SAP reported a 15 per cent year-on-year rise in earnings for the second quarter, on revenue up 12 per cent. It forecast that underlying revenue growth in its core business of software and software-related services will accelerate following completion of its acquisition of Sybase.
Revenue totalled €2.89 billion (US$3.53 billion as of June 30, the last day of the period reported), up 12 per cent from €2.58 billion a year earlier. Most of the growth was driven by favorable exchange rate movements: at constant currency rates, SAP said, revenue growth would only have been 5 per cent.
SAP reported net income for the quarter of €491 million, up 15 per cent from €426 million a year earlier.
Revenue from consulting, training and other professional services remained flat at €617 million.
However, the company continues to derive most of its revenue from software and from software-related services, including support and subscriptions.
Support revenue grew 14 per cent to €1.53 billion; software sales grew 17 per cent to €637 million, and subscription and other software-related service revenue rose 30 per cent to €95 million.
Overall, second-quarter revenue from SAP’s core software and software-related services activities grew at 16 per cent, or 8 per cent excluding the effects of currency fluctuations.
SAP forecast that full-year revenue from software and software-related services will grow at between 6 per cent and 8 per cent at constant currency rates. But SAP expects revenue growth of between 9 per cent and 11 per cent at constant currency rates once it includes revenue from Sybase, for which it announced the conclusion of its tender offer Tuesday. With approval for the merger granted by the European Union last week, completion of the merger is now a mere formality.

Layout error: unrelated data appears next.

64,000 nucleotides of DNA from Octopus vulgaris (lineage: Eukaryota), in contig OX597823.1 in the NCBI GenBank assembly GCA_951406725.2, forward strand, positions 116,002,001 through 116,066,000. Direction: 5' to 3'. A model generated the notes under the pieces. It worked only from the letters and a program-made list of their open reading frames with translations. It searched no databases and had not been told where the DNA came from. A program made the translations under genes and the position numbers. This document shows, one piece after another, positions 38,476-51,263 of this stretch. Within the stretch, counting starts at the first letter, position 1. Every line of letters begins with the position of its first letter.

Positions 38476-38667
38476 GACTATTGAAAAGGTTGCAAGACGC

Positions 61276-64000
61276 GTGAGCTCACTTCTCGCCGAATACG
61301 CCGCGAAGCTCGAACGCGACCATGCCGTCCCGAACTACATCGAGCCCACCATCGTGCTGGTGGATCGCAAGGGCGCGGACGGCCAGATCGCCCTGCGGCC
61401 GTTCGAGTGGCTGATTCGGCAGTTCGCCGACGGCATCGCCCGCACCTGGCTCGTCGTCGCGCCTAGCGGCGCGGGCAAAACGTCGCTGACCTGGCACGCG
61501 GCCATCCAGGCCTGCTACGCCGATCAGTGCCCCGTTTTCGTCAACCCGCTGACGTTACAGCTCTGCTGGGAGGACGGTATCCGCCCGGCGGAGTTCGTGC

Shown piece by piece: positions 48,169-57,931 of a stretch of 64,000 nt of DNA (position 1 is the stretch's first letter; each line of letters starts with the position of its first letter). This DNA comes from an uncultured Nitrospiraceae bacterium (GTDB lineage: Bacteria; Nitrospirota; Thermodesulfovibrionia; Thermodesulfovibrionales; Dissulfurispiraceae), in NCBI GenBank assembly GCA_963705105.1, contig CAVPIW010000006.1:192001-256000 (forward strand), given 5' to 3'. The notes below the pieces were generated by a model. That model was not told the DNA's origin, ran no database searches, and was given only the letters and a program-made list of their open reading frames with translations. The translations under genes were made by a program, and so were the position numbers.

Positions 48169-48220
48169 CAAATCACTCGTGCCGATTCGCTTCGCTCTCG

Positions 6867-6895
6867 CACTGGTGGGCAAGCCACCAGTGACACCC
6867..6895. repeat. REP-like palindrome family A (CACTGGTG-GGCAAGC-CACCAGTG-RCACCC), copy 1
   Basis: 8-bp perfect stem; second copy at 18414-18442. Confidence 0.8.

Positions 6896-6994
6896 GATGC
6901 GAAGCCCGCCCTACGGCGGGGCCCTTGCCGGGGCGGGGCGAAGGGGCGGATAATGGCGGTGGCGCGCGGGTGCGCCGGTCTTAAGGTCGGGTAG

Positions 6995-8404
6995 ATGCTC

Around the world, software revenue for the second quarter was up 64 per cent in the Americas, SAP’s biggest market, and up 11 per cent in Asia, but down 9 per cent in Europe, the Middle East and Africa.
All activities combined, SAP’s second-quarter revenue rose just 3 per cent in Europe, the Middle East and Africa, to €1.39 billion. Almost all that growth came from Germany, where revenue rose 9 per cent to €506 million, from €463 million a year earlier. U.S. revenue rose 21 per cent to €802 million.
“We continue to see improvement in customer spending in most regions, as customers are returning to investing for growth,” co-CEO Bill McDermott said in a conference call with journalists.
The company is signing an increasing number of large deals, McDermott said. Contracts worth over €5 million made up 20 per cent of the company’s order book in the second quarter, compared to just 12 per cent a year earlier. Businesses in Europe have been the most cautious, showing a reluctance to sign such large deals, he said.
That said, ongoing sales leads in Europe did not dry up, and SAP is “cautiously optimistic” about the region’s performance the remainder of the year, McDermott said during a call with analysts.
Overall, the company has seen a 15 per cent increase in its average selling price, he said.
SAP’s other co-CEO, Jim Hagemann Snabe, put the emphasis on the company’s smaller customers, saying that the key to success with small and medium-size enterprises (SMEs) is making software easier to purchase and cutting installation and integration times from months to weeks.
Back in 2005, the company set the goal of having 100,000 customers by 2010 — a goal the company reached during the second quarter, Snabe said.
“The release of the newest version of SAP Business ByDesign will further enhance our relevance and broaden our reach in the SME segment,” he said.